Agile is about solution building.
So this is why I don't think agility in its purest form really works for things like service desks and those type of environments where you're not building something, but you're responding to problems and there's no releasable increment or solution that comes out of the work that's done.
Agile has a particular way of evaluating. Not only is Agile a method of organizing the work, but also evaluating the quality of the work and how well it achieves what we're trying to do based on customer need.
Customer centricity is a really critical part of Agile frameworks, one that I think is often missed in many of the implementations that I've seen.
And so you need to be evaluating your work based on your customer's thoughts and opinions, not your internal thoughts and opinions or your internal KPIs and metrics alone.
Some of those might be measuring customer, but the focus really needs to be on customer needs.
Remembering your customer doesn't need to be someone external. If you're a finance department, if you're an internal technology department, your customers are your colleagues in the operational areas of the business.
Then next up, plans being easily adapted. I think this is the main benefit that we're trying to get to when we choose an agile approach is the ability to adapt to changing conditions.
Things are constantly moving. We can't be certain that what we decide on today is going to meet the conditions that we'll experience in the future. And that's why we take an agile approach because it's designed to make how we've planned our work adaptable in response to those changing conditions.
So if you don't need adaptability, which I seldom will project teams say they don't need adaptability.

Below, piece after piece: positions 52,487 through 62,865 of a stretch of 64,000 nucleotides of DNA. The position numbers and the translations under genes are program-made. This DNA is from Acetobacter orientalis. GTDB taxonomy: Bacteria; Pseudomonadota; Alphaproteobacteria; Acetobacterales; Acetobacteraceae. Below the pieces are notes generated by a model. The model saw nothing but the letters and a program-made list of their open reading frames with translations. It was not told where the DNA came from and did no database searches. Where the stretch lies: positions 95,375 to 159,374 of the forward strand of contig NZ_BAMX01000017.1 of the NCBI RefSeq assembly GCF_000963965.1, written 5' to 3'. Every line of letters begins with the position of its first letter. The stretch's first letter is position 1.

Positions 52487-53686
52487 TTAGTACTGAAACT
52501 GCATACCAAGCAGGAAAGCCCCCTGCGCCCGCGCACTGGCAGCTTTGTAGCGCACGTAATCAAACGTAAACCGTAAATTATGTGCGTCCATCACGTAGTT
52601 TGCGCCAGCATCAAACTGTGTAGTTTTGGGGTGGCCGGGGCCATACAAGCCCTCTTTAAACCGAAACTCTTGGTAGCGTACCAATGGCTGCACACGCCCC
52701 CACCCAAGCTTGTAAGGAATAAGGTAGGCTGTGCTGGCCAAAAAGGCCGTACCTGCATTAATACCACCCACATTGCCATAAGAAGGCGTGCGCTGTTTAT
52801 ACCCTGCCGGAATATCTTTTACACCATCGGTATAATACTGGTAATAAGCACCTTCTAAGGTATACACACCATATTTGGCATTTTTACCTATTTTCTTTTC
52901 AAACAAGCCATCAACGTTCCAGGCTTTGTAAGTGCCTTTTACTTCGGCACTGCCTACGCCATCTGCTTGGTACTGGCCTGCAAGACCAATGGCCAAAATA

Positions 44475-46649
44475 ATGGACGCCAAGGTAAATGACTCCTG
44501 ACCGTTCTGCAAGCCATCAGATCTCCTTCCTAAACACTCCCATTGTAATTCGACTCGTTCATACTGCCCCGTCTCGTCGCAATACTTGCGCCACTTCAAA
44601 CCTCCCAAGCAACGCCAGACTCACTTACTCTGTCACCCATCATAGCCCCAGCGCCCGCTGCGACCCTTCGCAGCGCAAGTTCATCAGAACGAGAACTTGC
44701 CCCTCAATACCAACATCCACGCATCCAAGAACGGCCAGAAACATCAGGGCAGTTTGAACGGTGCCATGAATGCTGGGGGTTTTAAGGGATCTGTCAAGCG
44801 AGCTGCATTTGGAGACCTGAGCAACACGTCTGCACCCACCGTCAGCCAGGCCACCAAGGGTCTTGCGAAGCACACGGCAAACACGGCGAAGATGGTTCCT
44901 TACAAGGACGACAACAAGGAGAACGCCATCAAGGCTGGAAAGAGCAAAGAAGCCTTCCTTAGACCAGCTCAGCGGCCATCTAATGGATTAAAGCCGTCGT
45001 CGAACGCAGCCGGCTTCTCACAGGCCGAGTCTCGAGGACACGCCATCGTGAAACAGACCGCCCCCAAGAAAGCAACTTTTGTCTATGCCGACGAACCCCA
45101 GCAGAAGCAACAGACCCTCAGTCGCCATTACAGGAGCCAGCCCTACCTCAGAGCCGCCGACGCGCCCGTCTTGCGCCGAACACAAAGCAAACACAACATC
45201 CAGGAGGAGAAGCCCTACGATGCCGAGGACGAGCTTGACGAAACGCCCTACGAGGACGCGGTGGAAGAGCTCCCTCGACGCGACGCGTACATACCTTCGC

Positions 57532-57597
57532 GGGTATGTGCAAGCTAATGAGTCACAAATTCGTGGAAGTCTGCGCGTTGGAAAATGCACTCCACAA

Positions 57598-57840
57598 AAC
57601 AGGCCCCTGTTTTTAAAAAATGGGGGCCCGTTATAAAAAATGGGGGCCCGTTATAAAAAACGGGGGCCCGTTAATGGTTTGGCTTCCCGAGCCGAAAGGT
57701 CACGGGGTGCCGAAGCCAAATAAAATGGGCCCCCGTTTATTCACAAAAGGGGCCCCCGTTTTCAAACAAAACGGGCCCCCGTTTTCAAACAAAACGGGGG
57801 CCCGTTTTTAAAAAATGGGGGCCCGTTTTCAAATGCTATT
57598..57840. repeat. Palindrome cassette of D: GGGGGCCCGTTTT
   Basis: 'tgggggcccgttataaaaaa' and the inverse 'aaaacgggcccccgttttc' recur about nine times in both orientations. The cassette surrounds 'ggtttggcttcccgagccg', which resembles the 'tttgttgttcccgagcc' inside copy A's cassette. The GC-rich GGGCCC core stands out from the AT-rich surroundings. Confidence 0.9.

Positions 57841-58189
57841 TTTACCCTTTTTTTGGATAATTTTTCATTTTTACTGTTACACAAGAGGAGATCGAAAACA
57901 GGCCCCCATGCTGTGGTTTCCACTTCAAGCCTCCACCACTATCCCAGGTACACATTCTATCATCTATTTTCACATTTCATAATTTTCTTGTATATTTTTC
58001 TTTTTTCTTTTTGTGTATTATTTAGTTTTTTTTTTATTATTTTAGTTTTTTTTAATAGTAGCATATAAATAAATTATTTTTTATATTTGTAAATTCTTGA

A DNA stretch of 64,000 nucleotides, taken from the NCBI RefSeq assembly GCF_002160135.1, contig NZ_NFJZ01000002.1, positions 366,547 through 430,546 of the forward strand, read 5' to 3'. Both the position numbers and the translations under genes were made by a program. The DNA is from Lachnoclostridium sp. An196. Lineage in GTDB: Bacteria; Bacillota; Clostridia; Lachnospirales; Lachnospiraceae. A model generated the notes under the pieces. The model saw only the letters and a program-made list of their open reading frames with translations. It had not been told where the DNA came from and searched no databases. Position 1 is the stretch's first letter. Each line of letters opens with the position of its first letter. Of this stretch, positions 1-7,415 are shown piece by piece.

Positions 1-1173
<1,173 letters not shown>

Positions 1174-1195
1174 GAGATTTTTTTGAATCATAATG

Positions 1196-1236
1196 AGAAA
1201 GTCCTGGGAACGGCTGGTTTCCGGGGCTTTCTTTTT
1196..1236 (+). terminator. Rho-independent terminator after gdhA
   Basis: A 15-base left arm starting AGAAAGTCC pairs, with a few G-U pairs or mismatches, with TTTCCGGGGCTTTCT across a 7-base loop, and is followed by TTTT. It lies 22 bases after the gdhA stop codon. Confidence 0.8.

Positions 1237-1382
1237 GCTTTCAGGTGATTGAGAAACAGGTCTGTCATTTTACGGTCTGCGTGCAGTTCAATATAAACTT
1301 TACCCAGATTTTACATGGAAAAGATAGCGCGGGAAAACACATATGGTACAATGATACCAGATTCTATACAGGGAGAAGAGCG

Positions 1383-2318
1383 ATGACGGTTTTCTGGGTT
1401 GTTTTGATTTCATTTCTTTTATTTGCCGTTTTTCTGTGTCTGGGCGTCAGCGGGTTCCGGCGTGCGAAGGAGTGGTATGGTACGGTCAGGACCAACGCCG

But more importantly, if your conditions aren't changing. For example, if your customers have a very stable need. Or this also can be the case in maybe a business to business setting where it's really clear what the requirements for your product is.
Or it might be where something is buffering the change in conditions effectively or ineffectively.
So this might be where an executive has decided this is what this team is producing, and we're actually not going to change that. For the purposes of your team, the environment isn't changing.
For example, doing work to remediate a cyber security risk assessment. Your executive may decide these are the order findings that we're going to address and we're going to address them by implementing these things, updating this policy, putting in two factor authentication, whatever it might be.
And things may change around you. Things may change within the business. But the executives actually decided that's the outcome that we need by X date.
So you don't actually have changing conditions. And then you might want to think about is Agile actually the best way to approach this because we don't actually need to adapt our plans to changing conditions.
We might need to adapt it to other things like changing capacity on our team. And that's where maybe the adapter can function independent of the changing conditions.
Anyway, I'm getting really deep and nerdy on this.
So this is my attempt at defining Agile without contrasting it to waterfall.
I know I mentioned waterfall in my explanation, but I think this here captures a lot of what we're trying to achieve when we implement business agility.
I'd love to hear your thoughts either here on Substack or on LinkedIn.